While we hope to never experience any sort of nuclear war in our lifetime, we must prepare for the worst case. With so many countries having access to nuclear weapons, there are not enough deterrents to stop all bombs that could hit us. . We have not seen a nuclear bomb dropped on a country since the atomic bombs dropped on Hiroshima and Nagasaki in Japan back in August of 1945. Several countries have had access to nukes, so why have none been used since?
The answer to this is simple: mutually assured destruction. Essentially, if we dropped a bomb on a country, they’d drop one on us. While we can use some deterrents to prevent some destruction, there will still be catastrophic damage. Once one bomb is sent, it would be a domino effect. For if someone is going to hit our nation with a bomb, the initial victim will surely retaliate. Not only would the initial strikes be devastating, but the environmental impact would be world-changing. What if this type of thing does occur or what if just one region was hit on Earth? In this article, we’ll discuss everything one would need to consider about the radioactive fallout from a nuclear bomb.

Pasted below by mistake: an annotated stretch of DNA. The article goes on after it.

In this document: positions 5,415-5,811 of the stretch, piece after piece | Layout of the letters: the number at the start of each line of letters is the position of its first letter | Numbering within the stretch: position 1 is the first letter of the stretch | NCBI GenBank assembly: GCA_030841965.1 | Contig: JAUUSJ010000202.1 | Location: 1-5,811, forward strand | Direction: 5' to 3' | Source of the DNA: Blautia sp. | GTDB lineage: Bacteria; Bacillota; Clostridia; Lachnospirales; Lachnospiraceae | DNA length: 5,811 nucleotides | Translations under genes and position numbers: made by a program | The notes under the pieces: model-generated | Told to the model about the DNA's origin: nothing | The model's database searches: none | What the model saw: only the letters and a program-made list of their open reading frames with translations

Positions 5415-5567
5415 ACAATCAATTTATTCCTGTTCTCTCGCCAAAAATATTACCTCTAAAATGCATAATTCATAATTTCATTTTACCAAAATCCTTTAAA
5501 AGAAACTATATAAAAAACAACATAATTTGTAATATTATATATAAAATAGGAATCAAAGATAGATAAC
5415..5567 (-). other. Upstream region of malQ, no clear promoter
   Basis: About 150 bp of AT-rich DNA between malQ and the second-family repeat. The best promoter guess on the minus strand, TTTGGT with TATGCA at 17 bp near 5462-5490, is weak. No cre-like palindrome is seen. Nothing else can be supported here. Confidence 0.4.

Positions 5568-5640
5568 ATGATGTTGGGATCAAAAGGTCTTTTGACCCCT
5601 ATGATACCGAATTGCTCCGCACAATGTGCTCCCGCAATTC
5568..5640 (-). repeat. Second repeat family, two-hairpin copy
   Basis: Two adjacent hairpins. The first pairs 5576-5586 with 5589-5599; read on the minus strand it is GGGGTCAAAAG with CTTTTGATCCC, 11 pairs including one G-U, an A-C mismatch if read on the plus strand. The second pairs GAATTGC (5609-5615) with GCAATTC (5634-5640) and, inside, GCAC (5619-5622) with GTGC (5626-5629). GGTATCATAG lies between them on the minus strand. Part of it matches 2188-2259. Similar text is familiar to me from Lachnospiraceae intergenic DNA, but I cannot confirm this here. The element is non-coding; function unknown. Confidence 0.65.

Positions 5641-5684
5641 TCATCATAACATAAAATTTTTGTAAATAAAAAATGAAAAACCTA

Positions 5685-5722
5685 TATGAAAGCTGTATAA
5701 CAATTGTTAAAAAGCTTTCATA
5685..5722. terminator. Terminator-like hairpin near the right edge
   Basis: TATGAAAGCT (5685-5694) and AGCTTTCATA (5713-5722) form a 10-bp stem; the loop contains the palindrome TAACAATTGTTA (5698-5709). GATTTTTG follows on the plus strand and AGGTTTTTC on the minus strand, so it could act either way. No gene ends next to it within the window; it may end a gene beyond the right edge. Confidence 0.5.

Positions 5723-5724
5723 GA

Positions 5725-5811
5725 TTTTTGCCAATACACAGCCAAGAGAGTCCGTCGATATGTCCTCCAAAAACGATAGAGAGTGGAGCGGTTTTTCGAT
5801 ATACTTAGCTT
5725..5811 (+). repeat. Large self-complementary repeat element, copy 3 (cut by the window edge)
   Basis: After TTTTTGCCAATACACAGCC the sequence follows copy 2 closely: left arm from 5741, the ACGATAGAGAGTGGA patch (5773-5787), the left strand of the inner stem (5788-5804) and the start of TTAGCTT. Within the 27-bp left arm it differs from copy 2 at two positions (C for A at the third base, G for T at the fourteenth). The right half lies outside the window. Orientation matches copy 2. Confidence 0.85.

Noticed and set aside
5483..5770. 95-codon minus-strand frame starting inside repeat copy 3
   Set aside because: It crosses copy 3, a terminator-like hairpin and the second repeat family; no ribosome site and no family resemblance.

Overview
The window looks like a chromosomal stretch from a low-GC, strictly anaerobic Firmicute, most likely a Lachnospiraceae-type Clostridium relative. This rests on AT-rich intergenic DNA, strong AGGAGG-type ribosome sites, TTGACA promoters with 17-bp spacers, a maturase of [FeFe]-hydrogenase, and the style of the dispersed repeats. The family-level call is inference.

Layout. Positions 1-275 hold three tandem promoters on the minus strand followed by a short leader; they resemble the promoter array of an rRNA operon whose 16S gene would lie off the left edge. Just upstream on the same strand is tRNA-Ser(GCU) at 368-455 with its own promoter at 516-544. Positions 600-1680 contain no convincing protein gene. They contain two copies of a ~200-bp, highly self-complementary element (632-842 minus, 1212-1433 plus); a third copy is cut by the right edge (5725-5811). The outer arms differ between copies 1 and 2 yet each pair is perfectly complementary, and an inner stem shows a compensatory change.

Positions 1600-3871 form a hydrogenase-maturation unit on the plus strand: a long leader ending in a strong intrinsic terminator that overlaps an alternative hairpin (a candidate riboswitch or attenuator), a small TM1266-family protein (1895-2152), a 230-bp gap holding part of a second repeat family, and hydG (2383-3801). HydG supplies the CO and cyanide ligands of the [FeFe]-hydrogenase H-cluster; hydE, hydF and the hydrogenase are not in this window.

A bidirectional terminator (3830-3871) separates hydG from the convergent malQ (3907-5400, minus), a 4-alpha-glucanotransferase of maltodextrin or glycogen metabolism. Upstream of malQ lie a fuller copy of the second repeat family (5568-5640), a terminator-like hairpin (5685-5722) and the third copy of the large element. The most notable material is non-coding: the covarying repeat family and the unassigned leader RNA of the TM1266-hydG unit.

The Fallout Composition
When a radioactive fallout occurs from something like a nuclear explosion, there is a lot to worry about. Perhaps the first thing you’d need to keep an eye out for is fallout composition. Think of things like dust particles, soil, debris, and even vaporized material. These particles can obviously vary when it comes to size. Some of it can be microscopic such as the aforementioned dust particles. Yet it can also be fairly large too, such as debris. When it comes to debris, you could be in quite a lot of danger as it could be falling out of the sky. Sometimes debris is on the move from an explosion and could be headed toward local communities incredibly fast. You’ve seen how explosion vibrations are able to break windows. Imagine debris as it’s headed into a community. It could take out entire communities alone!